What image comes to mind when you hear that word? Maybe you envision someone speaking from a stage, or an actor delivering dialogue in a movie. Maybe your mind ventures far back in time to a campfire that’s surrounded by American cowboys, or maybe African tribesmen. In any case, you’re visualizing the art of spoken language, a process by which words are arranged in a manner that conveys meaning, transmitted from one human to another in the form of a story.
But in a very real sense, storytelling began long before humans could communicate with words, going back to a period in our evolution when thoughts could only be expressed with gestures and grunts. Storytelling at that juncture was all about survival: avoiding danger (animals that wanted to eat them) and finding food (animals that they wanted to eat). Some stories were also told visually, in the form of cave paintings as far back as 40,000 years.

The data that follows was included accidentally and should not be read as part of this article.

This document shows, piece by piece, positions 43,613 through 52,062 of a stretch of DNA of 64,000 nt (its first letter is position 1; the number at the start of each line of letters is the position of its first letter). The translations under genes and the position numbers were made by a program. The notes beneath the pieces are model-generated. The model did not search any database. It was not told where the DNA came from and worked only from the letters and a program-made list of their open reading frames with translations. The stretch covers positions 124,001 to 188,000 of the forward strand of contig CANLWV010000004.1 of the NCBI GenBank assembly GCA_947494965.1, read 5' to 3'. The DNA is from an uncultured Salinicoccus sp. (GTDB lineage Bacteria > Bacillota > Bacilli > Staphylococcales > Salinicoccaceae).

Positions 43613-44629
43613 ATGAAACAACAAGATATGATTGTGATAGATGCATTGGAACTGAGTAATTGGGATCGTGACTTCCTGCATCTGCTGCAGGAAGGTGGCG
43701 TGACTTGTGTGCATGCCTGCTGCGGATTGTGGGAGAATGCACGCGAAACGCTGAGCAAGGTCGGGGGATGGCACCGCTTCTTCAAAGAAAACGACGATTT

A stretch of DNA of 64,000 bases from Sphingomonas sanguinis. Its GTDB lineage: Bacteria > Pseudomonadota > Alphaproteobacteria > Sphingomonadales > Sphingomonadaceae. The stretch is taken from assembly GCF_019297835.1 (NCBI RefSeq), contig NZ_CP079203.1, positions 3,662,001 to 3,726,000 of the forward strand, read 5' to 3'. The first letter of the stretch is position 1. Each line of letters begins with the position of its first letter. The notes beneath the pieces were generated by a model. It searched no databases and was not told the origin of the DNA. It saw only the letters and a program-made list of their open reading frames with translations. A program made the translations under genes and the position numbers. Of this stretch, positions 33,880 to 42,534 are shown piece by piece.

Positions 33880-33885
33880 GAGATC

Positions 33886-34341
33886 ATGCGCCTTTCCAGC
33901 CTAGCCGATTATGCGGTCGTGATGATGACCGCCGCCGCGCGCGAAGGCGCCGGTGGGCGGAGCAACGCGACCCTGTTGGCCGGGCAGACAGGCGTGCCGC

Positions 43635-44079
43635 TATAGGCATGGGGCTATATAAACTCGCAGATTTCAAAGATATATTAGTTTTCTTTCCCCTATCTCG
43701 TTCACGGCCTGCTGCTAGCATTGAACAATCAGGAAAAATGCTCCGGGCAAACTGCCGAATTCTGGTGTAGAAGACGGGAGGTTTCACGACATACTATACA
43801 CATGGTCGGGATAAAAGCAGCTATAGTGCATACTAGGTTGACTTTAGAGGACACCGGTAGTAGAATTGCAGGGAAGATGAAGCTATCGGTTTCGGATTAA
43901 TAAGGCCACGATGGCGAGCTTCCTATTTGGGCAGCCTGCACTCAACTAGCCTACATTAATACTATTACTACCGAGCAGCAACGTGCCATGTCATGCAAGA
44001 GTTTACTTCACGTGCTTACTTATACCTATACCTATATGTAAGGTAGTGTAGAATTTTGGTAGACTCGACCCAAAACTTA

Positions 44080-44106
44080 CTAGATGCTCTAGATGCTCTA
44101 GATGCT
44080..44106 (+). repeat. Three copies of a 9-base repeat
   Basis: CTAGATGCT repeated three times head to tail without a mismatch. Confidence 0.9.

As language developed, human storytelling expanded from pressing issues of survival to recounting history, educating society, sharing new ideas, and entertaining the masses. Regardless of the intent, or intended audience, the process consisted of humans constructing their stories based on a deliberate selection of internal knowledge (what they thought was true, or what they wanted others to believe was true) combined with their own conscious and unconscious biases.
As this video illustrates, technology has changed the landscape of personal storytelling, largely due to the ability to share videos over the internet. From fictional accounts, to instructional how-tos and the spreading of ideas and opinions, such stories can be captured direct to camera, or by recording a talk that was given in a public forum.
Yet another technology that has allowed storytelling to have a much greater impact is podcasting. Stories predicting the demise of podcasts turned out to be premature (totally bogus) and instead we’ve seen the practice expand, with many podcasts targeting very specific audiences and formats.